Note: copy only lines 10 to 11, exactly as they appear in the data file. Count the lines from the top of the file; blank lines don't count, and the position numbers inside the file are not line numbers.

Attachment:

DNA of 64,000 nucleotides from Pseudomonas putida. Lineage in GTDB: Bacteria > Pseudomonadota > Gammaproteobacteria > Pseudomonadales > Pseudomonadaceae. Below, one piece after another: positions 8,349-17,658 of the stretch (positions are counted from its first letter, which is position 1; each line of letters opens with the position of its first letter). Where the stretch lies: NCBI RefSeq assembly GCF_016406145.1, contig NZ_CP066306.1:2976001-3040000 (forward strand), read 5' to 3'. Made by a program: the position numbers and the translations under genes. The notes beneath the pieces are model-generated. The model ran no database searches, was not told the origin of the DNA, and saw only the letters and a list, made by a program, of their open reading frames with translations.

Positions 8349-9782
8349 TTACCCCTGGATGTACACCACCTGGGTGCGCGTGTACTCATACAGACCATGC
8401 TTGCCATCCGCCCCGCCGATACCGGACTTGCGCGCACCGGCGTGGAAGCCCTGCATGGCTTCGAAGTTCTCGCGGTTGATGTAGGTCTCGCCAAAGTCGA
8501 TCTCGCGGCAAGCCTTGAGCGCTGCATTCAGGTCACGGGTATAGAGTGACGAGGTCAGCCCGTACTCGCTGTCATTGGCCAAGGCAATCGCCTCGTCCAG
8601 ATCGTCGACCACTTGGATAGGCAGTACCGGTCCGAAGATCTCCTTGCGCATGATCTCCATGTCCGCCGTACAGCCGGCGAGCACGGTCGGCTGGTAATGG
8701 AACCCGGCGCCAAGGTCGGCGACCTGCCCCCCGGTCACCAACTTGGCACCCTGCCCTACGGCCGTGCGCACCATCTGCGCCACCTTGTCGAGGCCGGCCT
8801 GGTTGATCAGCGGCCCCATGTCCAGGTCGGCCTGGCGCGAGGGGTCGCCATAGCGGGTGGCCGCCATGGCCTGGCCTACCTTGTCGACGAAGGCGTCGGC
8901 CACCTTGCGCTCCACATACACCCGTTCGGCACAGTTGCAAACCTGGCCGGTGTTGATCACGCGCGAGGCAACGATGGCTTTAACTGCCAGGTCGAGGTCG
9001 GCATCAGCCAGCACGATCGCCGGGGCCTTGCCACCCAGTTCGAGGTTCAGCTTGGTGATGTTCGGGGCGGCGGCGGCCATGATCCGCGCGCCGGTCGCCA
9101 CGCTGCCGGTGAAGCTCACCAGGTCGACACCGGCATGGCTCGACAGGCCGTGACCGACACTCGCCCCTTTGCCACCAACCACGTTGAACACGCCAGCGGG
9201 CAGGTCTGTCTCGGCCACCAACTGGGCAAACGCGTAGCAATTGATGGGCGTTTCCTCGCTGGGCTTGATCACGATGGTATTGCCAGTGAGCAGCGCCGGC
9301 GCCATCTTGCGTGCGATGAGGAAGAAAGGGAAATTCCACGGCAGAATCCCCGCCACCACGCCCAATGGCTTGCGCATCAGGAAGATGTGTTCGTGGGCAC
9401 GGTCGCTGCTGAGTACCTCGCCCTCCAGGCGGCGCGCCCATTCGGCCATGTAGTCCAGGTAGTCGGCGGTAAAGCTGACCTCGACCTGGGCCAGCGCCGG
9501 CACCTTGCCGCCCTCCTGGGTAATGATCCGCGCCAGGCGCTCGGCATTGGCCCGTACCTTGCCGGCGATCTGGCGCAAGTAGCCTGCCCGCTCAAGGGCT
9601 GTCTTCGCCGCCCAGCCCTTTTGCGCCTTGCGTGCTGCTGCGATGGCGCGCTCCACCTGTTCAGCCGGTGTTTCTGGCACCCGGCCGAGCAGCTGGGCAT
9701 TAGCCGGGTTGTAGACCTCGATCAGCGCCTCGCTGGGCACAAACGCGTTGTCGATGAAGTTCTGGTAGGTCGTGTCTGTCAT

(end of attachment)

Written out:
9001 GCATCAGCCAGCACGATCGCCGGGGCCTTGCCACCCAGTTCGAGGTTCAGCTTGGTGATGTTCGGGGCGGCGGCGGCCATGATCCGCGCGCCGGTCGCCA
9101 CGCTGCCGGTGAAGCTCACCAGGTCGACACCGGCATGGCTCGACAGGCCGTGACCGACACTCGCCCCTTTGCCACCAACCACGTTGAACACGCCAGCGGG